Solving a Physically Double Spring Mass-Energy System in Pthon

The physical model is as follows:

There are two objects in this system, the mass of which is m1 and m2, connected by two springs, the telescopic system is k1 and k2, and the left end is fixed.Assuming there is no external force, the lengths of the two springs are L1 and L2.
Because the two bodies have gravity, then friction is formed on the plane, and the friction coefficients are b1 and b2, respectively.So you can write the differential equation like this:

This is a second-order differential equation. In order to solve it using python, it needs to be converted to a first-order differential equation.So the following two variables are introduced:

These two are equivalent to the speed of movement.Operations can change to this:

In this case, you can change the linear equation to a vector array, and you can use python to define it, as follows:

# Use ODEINT to solve the differential equations defined by the vector field
from scipy.integrate import odeint
 
def vectorfield(w, t, p):
    """
    Defines the differential equations for the coupled spring-mass system.
    Arguments:
        w :  vector of the state variables:
                  w = [x1,y1,x2,y2]
        t :  time
        p :  vector of the parameters:
                  p = [m1,m2,k1,k2,L1,L2,b1,b2]
    """
    x1, y1, x2, y2 = w
    m1, m2, k1, k2, L1, L2, b1, b2 = p
 
    # Create f = (x1',y1',x2',y2'):
    f = [y1,
         (-b1 * y1 - k1 * (x1 - L1) + k2 * (x2 - x1 - L2)) / m1,
         y2,
         (-b2 * y2 - k2 * (x2 - x1 - L2)) / m2]
    return f
 
# Parameter values
# Masses:
m1 = 1.0
m2 = 1.5
# Spring constants
k1 = 8.0
k2 = 40.0
# Natural lengths
L1 = 0.5
L2 = 1.0
# Friction coefficients
b1 = 0.8
b2 = 0.5
 
# Initial conditions
# x1 and x2 are the initial displacements; y1 and y2 are the initial velocities
x1 = 0.5
y1 = 0.0
x2 = 2.25
y2 = 0.0
 
# ODE solver parameters
abserr = 1.0e-8
relerr = 1.0e-6
stoptime = 10.0
numpoints = 250
 
# Create the time samples for the output of the ODE solver.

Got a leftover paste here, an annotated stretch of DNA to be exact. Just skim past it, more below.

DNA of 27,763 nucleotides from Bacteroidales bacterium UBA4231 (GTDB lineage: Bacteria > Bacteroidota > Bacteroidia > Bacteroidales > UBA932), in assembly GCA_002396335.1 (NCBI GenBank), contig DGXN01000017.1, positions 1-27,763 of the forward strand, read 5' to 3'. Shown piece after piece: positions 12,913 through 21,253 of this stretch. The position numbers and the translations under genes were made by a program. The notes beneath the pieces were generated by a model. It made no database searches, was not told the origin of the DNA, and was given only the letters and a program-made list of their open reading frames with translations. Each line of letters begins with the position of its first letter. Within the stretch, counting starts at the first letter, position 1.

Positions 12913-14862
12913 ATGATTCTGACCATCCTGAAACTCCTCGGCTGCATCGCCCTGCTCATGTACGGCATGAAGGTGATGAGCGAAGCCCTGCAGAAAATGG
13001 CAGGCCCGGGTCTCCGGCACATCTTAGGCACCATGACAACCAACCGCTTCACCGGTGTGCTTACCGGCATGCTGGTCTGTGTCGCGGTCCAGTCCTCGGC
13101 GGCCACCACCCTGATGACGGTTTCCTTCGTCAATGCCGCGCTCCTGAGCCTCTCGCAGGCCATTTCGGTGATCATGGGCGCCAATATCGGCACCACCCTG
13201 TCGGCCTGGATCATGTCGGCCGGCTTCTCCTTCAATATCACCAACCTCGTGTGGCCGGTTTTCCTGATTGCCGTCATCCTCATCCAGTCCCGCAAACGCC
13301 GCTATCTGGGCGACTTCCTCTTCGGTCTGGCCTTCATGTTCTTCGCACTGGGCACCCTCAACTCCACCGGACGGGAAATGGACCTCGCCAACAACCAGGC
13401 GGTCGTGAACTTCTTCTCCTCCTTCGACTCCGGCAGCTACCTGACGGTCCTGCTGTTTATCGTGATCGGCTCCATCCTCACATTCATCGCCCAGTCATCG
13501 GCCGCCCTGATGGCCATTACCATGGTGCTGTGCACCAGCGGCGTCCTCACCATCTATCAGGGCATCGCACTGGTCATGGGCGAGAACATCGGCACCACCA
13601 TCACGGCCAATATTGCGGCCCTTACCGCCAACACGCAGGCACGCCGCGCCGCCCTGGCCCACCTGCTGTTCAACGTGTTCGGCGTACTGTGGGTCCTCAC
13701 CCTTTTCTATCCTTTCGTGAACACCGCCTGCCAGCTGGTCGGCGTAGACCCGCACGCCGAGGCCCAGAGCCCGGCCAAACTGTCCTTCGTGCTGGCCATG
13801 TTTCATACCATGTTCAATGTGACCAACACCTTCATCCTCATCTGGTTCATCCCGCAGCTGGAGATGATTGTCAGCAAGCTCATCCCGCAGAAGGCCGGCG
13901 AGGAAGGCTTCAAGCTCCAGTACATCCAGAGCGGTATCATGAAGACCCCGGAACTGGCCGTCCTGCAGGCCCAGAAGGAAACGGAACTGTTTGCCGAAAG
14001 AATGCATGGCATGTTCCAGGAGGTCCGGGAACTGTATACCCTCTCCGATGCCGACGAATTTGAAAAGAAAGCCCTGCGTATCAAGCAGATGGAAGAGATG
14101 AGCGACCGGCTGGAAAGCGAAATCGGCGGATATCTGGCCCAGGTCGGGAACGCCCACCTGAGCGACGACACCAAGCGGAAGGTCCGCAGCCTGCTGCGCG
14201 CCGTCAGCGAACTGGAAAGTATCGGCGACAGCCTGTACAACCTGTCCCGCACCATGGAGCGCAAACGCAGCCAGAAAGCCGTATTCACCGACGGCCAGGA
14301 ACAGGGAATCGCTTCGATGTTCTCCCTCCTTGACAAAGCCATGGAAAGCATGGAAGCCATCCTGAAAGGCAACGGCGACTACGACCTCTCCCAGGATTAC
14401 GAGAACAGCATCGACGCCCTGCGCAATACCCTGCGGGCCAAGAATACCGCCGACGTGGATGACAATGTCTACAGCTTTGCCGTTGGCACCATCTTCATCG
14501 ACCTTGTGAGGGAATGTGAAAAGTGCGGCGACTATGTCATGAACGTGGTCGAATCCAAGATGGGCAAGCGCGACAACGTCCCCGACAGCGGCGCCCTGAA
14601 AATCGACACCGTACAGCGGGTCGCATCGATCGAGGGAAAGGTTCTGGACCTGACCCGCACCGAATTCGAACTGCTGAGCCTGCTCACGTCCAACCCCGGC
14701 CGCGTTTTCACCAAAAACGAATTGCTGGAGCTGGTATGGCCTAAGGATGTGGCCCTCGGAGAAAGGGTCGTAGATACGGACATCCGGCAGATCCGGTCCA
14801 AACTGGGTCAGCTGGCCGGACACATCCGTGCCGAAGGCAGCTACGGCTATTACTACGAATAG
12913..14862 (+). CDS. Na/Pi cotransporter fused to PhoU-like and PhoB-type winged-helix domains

# I use a large number of points, only because I want to make
# a plot of the solution that looks nice.
t = [stoptime * float(i) / (numpoints - 1) for i in range(numpoints)]
 
# Pack up the parameters and initial conditions:
p = [m1, m2, k1, k2, L1, L2, b1, b2]
w0 = [x1, y1, x2, y2]
 
# Call the ODE solver.
wsol = odeint(vectorfield, w0, t, args=(p,),
              atol=abserr, rtol=relerr)
 
with open('two_springs.dat', 'w') as f:
    # Print & save the solution.
    for t1, w1 in zip(t, wsol):        
        out = '{0} {1} {2} {3} {4}\n'.format(t1, w1[0], w1[1], w1[2], w1[3]);
        print(out)
        f.write(out);


Output the results to the file two_springs.dat here, then write a program to display the data as pictures, and you can publish your paper, code as follows:

# Plot the solution that was generated
 
from numpy import loadtxt
from pylab import figure, plot, xlabel, grid, hold, legend, title, savefig
from matplotlib.font_manager import FontProperties
 
t, x1, xy, x2, y2 = loadtxt('two_springs.dat', unpack=True)
 
figure(1, figsize=(6, 4.5))
 
xlabel('t')
grid(True)
lw = 1
 
plot(t, x1, 'b', linewidth=lw)
plot(t, x2, 'g', linewidth=lw)
 
legend((r'$x_1$', r'$x_2$'), prop=FontProperties(size=16))
title('Mass Displacements for the\nCoupled Spring-Mass System')
savefig('two_springs.png', dpi=100)

Finally, take a look at the output png pictures as follows:

Tags: Spring Python

Posted on Sun, 02 Feb 2020 11:36:04 -0500 by lajocar